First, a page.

After all, just a year ago, nearly all of the most-followed Twitter users were members of the digerati. Now, it'snearly all mainstream celebrities or personalities. Can Twitter handle this? I don't think anyone knows.

But what I'm seeing here at SXSWi is that the service, even without a developed revenue stream and even with a recent history of functional instability and even with so much traffic that it can simply be overwhelming, has become indispensable. Take Twitter away from the crowd here suddenly, and I think the conference would grind to a halt.

It would recover, and pretty quickly. This is an resourceful group of people. There are other options. No one should believe for a minute that the advent of Twitter or other social media neuters the digerati's ability to communicate with traditional analog tools. But if Twitter were suddenly gone, there would be one heck of a hiccup.

Last year, I wrote that despite many companies' desire to repeat the incredible debut Twitter had at SXSWi 2007, there was no denying that Twitter circa 2008 was the new Twitter.

And despite my misgivings about what is clearly a saturation problem, I have to conclude that here in Austin, in 2009, Twitter is once again the new Twitter.

Yahoo to streamline redesigned home page

from Webware.com by 

Yahoo's Burke Calligan

Yahoo's Burke Calligan

(Credit: Stephen Shankland/CNET)

SUNNYVALE, Calif.--After getting an earful from disgruntled testers of its revamped home page, Yahoo is working on a new incarnation that will dramatically speed up access to e-mail.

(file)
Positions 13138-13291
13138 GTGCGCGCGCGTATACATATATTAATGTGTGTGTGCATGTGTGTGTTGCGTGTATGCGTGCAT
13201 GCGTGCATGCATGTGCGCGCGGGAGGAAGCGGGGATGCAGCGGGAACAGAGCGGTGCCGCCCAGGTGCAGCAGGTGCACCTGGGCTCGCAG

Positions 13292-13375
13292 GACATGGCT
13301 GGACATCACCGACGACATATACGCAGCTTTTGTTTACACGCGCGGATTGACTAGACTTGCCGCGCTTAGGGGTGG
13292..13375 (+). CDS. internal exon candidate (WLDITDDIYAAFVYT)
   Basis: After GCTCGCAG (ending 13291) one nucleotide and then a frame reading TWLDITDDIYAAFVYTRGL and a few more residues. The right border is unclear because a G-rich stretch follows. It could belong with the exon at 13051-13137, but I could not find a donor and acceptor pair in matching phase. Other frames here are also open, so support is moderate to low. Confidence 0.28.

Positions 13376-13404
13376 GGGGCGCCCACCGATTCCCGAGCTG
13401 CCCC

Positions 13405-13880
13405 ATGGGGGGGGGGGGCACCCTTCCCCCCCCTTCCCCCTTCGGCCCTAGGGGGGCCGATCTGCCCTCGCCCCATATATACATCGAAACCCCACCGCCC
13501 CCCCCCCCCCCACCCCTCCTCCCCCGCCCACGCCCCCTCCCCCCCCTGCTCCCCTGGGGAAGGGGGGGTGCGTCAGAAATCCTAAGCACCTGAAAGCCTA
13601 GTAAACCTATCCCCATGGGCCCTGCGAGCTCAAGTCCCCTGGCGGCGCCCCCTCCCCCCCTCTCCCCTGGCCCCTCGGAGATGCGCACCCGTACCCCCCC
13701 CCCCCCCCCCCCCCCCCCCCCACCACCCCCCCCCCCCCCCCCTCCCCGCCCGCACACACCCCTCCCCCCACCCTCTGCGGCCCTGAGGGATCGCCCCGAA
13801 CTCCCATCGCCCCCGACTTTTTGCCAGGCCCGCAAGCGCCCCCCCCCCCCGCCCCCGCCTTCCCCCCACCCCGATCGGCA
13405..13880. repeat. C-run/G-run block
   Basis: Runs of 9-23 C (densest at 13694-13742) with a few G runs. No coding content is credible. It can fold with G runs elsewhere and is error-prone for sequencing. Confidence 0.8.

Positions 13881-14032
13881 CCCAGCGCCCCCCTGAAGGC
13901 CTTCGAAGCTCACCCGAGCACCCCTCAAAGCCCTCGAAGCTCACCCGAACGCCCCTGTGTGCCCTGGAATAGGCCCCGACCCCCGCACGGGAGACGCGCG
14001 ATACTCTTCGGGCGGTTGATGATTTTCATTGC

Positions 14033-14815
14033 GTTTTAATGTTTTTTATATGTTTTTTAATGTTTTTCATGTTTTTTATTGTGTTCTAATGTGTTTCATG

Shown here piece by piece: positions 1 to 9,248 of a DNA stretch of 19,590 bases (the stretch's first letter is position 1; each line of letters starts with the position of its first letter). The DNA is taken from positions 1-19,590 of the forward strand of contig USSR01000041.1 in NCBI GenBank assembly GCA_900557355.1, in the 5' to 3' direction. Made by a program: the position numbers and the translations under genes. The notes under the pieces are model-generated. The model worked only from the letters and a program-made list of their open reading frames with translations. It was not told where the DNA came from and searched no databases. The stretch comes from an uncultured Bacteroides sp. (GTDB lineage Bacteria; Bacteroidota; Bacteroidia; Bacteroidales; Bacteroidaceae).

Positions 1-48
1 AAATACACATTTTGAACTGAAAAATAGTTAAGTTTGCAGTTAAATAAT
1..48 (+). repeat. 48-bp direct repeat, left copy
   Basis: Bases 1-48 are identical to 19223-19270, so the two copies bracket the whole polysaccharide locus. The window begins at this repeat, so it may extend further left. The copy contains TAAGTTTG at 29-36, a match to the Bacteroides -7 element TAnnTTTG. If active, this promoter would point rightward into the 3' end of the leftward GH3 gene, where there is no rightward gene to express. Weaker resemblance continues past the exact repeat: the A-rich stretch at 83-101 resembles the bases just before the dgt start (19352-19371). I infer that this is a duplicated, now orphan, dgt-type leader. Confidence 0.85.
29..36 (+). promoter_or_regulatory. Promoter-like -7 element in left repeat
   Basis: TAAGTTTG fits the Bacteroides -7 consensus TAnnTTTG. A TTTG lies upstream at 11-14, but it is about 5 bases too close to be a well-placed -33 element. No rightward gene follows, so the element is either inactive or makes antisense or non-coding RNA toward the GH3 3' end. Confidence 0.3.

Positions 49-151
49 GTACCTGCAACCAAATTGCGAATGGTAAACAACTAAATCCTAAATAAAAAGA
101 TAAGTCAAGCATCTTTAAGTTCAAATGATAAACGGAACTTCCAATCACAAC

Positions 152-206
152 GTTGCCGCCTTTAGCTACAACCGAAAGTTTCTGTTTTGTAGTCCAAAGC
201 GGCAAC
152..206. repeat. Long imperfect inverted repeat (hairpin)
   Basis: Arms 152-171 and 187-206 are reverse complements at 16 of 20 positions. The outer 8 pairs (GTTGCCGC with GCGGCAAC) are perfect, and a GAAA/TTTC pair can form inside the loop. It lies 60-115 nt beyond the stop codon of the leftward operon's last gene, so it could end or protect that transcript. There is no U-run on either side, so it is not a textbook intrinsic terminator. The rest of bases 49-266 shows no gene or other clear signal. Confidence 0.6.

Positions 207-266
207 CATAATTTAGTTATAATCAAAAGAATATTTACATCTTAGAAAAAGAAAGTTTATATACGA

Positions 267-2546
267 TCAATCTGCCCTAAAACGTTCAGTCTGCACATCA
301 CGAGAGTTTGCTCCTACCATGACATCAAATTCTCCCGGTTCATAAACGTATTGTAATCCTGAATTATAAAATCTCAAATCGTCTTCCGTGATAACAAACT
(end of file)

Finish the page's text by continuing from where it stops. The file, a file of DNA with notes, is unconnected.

The new home page, code-named Metro and due to launch later this year, will let users customize what they see and install a range of applications. But upon beginning "bucket testing" last September, in which different subsets of Yahoo users are involuntarily presented with variations of the new home page, Yahoo found out it was making it too difficult for people to continue with their accustomed practice of dropping by the page to scan for changes, said Burke Calligan, senior director product management for Yahoo front doors, in an interview at Yahoo headquarters here.

In particular, people were incensed that it took too many mouse clicks to glance at their e-mail inbox. But changes are coming to fix that, Calligan said.

"We have moderately addressed it in this round and we're going to radically address it in upcoming testing," Calligan said. "We've rethought the flow and design based on feedback we've gotten from users. I think users will...feel much better about it."

The change is part of a bigger discovery, that many Yahoo front page users want to keep abreast of events with updates a few times a day. "The biggest thing we've learned is that these are quick-hit check-ins--tell me what I want to know and let me see it quickly," Calligan said. "We developed a philosophy we call quick in, quick out."